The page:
What is biggest surprise of the NBA playoffs so far?

May 20, 2010

Doc's miracle work

Brian Schmitz

Orlando Sentinel

If you haven't heard or need confirmation, this just in: Doc Rivers is one hell of a basketball coach.

You can call what he's done with the Celtics the surprise of the playoffs, but it's another chapter in his body of work.

Rivers led the Celts to a championship in 2008. You don't fall into the lap of a title, even if you have Kevin Garnett, Ray Allen and Paul Pierce.

This season is Rivers' best coaching job, and it defines him.

The Celtics are doing the Benjamin Button thing, curmudgeons seemingly getting younger. But Rivers was patient as they took their lumps battling injuries before healing to oust the Cavs and rattle the Magic, who fired him in 2004.

George Karl once questioned Rivers' credentials, the ex-player leaping from TV booth to head coach.

"Doc is everything to us," Garnett said.

No other endorsement needed.

bschmitz@tribune.com

James' rep tarnished

K.C. Johnson

Chicago Tribune

The single biggest surprise of the NBA playoffs is the hit LeBron James' reputation took.

You'd think the league's reigning two-time most valuable player might have trouble making his local rec team with the way he's been criticized for not single-handedly leading the Cavaliers to the title.

Mentioned in the same breath as Michael Jordan entering, he's now routinely referred to as someone who needs the proper sidekick to seal the deal. And come to think of it, King James did seem happiest playing in the 2008 Beijing Olympics with deal-closers and cutthroat competitors like Kobe Bryant and Dwyane Wade.

Which leads to the second biggest surprise: That James is now widely assumed to be leaving Cleveland as a free agent, which few even considered entering the NBA's second season.

kcjohnson@tribune.com

Kudos to Thunder

Broderick Turner

Los Angeles Times

One of the biggest surprises was not that it took the top-seeded Lakers six tough games to get by the eight-seeded Thunder in the Western Conference first-round series. It was that the young Thunder didn't succumb to the pressure of being in the playoffs for the first time.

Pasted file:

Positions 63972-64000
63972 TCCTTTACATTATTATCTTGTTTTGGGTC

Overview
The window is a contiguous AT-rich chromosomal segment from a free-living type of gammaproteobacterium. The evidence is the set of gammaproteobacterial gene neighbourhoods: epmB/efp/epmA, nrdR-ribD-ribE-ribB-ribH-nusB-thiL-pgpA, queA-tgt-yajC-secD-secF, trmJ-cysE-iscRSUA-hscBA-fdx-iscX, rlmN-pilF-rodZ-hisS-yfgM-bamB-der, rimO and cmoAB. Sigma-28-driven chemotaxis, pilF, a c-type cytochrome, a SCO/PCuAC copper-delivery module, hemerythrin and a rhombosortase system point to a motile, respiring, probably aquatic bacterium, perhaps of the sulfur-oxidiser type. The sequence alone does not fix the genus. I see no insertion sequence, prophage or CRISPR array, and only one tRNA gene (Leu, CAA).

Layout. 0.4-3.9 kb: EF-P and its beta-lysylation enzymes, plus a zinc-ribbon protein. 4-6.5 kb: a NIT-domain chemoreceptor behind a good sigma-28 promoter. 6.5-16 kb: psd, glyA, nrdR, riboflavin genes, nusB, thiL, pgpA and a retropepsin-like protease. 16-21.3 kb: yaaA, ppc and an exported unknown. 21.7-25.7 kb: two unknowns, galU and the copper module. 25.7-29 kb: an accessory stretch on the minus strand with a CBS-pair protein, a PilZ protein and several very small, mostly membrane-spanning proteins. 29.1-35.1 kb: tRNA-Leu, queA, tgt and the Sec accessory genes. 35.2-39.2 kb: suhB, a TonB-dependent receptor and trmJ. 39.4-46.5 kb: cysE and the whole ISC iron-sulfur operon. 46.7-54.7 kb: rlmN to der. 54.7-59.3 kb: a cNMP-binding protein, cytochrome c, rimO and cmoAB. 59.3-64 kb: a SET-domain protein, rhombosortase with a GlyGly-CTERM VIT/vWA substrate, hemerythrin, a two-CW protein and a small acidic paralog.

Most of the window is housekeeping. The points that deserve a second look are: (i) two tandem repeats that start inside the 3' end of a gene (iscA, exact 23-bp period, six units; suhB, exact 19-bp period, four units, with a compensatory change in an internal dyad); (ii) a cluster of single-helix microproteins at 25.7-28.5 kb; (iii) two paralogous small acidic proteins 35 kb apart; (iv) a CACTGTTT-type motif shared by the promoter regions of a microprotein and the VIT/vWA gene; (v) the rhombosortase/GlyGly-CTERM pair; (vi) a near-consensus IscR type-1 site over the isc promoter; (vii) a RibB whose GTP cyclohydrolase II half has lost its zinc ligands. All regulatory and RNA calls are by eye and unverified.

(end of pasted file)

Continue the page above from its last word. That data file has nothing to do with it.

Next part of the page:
In fact, the Thunder were a rebound away from pushing the Lakers to a Game 7.

But when Pau Gasol rebounded Kobe Bryant's missed jumper in Game 6 and scored on a putback with precious few seconds remaining, the Lakers knew they had escaped.

To show how much respect the Lakers had for the Thunder, Bryant walked up to Kevin Durant and Russell Westbrook in the hallway after Game 6, hugged both players and said:

"Ya'll are two bad (dudes). I'm glad we're done with ya'll."

Watch out for the Thunder next season and for years to come — if they can keep that group together.

baturner@tribune.com

Howard's vanishing act

Ira Winderman

Sun Sentinel

Even before LeBron James took his early exit from the postseason, there were questions about the lack of respect for Dwight Howard in the MVP vote, with his fourth-place finish in the balloting.

Yet in these playoffs, how many games has the foul-plagued Magic center positively impacted, considering his 30-point effort Tuesday against the Celtics came in a loss?

Yes, there was a 29-17 performance against the Hawks, followed by a 21-16 against Atlanta, but the Magic won that second one by 30 and possibly could have survived without Howard against the capitulating Hawks.

When it comes to postseason game-changers, Howard has not been a top-three presence. The MVP voters got nothing wrong.

They merely saw what was coming, a center not even requiring a double team in the conference finals.

iwinderman@tribune.com

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